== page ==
Innovation and the ever-increasing pace of change poses a variety of challenges to technology leaders and the teams they manage. Some are eager to identify the relevant emerging tools and platforms they need to stay ahead of competitors, while others seek more effective solutions for up-skilling and investing in employees to stay ahead.
We asked 390 technology leaders about these challenges and what they’re doing to solve them.
Their answers revealed three distinct groups with differing attitudes and approaches to tech investment and skills development, with a variety of organization sizes and industries found within each group.
Prioritizers work in forward-thinking organizations that emphasize skills development, and make up 27 percent of respondents.
Functionals find creative ways to provide skills development opportunities, and account for 23 percent.
Strugglers don’t provide up-to-date—if any—skills development in their organizations, and represent the remaining 50 percent of respondents.
The gap between those who prioritize technology skills development and those who fail to see or struggle to implement them raises more than a few red flags for leaders. Here’s what we learned.
Different perceptions about the most needed skills
High-level managers and leaders of tech organizations recognize the need for skills development across a wide range of topics. But there are significant differences between Prioritizers, Functionals and Strugglers. Prioritizers and Functionals are more likely to see the need for investment in learning in all technology segments, while Strugglers are far less likely to identify learning needs in areas like cyber security and data science.
Which topics for technology skill development does your organization most need?
Technology leaders in organizations that prioritize skills development are more likely to invest in cyber security and data science, while those that struggle have less need in these areas.
Skills development is critical, but there are challenges to implementing the right solutions
Leaders want to keep their teams’ skills current, but challenges within technology departments make delivering the right learning resources to employees difficult. Prioritizers’ biggest challenge is allocating time for skills development. Functionals report more challenges managing learning activities and providing the latest learning. Strugglers report fewer challenges across all segments, which may reflect a lack of awareness.
When it comes to the technical skills your organization needs, which are your biggest challenges?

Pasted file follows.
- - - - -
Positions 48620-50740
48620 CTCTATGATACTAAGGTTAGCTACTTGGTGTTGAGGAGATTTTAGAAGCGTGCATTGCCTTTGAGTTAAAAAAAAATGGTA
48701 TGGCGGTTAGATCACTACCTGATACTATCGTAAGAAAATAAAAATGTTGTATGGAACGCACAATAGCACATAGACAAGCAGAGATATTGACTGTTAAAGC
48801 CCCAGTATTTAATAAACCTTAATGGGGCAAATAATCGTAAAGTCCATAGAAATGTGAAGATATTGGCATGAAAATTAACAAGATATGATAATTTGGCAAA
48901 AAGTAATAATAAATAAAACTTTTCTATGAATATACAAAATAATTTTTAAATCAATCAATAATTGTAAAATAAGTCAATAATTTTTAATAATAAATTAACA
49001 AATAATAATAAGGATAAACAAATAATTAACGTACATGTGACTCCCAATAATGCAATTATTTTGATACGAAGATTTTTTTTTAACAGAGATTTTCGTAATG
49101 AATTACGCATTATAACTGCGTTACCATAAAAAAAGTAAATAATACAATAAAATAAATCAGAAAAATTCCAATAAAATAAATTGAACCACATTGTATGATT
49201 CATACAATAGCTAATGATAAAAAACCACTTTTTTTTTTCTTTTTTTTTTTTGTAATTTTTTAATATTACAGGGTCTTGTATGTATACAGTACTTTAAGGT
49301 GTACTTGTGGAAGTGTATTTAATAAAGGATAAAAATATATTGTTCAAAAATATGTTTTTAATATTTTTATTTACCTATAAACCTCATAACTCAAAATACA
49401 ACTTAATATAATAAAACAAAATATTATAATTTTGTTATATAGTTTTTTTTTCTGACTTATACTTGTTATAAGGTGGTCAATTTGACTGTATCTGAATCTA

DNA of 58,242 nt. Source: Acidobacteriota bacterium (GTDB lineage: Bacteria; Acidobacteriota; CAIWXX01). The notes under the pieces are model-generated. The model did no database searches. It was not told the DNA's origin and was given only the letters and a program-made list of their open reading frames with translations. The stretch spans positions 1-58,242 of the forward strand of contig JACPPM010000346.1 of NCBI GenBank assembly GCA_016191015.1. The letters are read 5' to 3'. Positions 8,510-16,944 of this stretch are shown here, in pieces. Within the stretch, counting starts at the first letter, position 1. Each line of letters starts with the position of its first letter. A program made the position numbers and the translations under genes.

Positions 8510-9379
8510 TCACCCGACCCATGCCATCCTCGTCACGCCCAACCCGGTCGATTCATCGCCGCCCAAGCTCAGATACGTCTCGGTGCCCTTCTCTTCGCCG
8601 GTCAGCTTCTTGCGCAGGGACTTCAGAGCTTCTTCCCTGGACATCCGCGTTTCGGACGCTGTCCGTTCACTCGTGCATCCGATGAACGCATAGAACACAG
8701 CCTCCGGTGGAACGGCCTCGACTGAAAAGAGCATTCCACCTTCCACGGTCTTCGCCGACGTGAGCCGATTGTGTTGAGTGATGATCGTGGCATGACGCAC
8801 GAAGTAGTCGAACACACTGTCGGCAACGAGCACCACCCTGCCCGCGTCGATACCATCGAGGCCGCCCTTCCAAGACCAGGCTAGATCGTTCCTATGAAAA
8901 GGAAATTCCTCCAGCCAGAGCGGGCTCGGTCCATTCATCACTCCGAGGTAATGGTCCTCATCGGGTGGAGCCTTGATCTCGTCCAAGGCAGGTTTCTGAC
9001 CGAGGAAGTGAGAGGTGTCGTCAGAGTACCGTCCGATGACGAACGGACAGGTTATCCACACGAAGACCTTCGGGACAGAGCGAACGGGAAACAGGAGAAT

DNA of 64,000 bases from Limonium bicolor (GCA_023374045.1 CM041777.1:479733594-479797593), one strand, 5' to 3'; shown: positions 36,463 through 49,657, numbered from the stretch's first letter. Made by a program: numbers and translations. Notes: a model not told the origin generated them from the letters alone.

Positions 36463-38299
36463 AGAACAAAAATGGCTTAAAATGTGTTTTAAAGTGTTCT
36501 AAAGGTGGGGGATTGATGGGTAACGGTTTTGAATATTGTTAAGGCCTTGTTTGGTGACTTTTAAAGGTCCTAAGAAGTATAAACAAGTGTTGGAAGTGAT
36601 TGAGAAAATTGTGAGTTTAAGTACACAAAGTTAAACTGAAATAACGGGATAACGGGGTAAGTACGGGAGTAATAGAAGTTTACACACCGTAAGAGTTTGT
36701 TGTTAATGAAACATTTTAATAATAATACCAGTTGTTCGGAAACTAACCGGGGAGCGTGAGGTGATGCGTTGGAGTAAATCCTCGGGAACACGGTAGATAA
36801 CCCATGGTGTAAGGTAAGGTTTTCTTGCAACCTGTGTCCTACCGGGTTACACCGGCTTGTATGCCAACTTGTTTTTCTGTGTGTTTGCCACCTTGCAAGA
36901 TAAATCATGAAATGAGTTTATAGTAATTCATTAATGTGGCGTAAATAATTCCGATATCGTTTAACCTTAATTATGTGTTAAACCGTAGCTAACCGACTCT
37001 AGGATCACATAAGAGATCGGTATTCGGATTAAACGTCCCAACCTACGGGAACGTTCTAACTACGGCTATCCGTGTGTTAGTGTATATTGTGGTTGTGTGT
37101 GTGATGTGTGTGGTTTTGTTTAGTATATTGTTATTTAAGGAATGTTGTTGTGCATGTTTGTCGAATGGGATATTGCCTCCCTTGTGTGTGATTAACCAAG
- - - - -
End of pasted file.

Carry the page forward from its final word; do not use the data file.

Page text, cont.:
Prioritizers and Functionals report challenges when allocating resources to skills development, while Strugglers concentrate on keeping up with industry changes and knowing where skills stand.
Strategic leaders want to leverage skills at scale
As the pace of technology change accelerates, there’s a growing need to deliver new, critical skills across organizations. Respondents from all segments reported leveraging online learning systems.
Do you prefer employees to use online learning systems?
A significant percentage (51 percent of Functionals and 44 percent of Prioritizers) expressed a need for online learning systems. Strugglers were least likely to report they use online learning systems.
Preferred platforms provide a range of options
When asked what learning system features are most important, all three segments prioritize the same utilities, but in significantly different numbers. Functionals and Prioritizers were almost 50 percent more likely than Strugglers to report needing help with solving big technical problems, skills retention and responsiveness to changes in technology.
What skill development software features are most important to you?
Learning by doing, skills retention and the ability to measure outcomes are more important than ever.
Organizations are investing in skills development
Among organizations that prioritize skills development for employees, budgets range in size in every segment.
What is your department's technology skills development budget for the current fiscal year?
Strugglers spend as much as Functionals and Prioritizers when it comes to mid-range budgets.
Information technology departments are first in line for skills development budgets
While virtually all employees can benefit from skills development, different teams have varying levels of ability to get budget for learning initiatives. IT departments are most likely to be able to allocate budget toward technology skills development. And Prioritizers lead the way.
Which departments in your organization can allocate a budget for technology skills development?
Only 29 percent of human resources and learning and development departments have the power to allocate budget for technology skills development.
Rapid technological changes means increasing budgets for learning
Half of all organizations expect to invest more in technology skill development in the coming year while a little less than half plan to keep investment steady. Less than 10 percent plan to cut funding for skills development.
How do you anticipate next year's budget for technology skills development will compare to this year's budget?
Functionals are far more likely than the other groups to increase spending on skills development.
Pluralsight is the technology learning platform
Our platform provides an unparalleled learning experience for teams; one that will help your company create better products, faster. With Pluralsight, your teams have access to:
- Thousands of on-demand courses in the latest technologies across software development, IT ops, data, cloud and security.
- A cost-effective, scalable platform that can be deployed across departments and geographies.
- Assessments and advanced skills analytics to quantify skill levels and measure progress.
Talk to us about starting a pilot.
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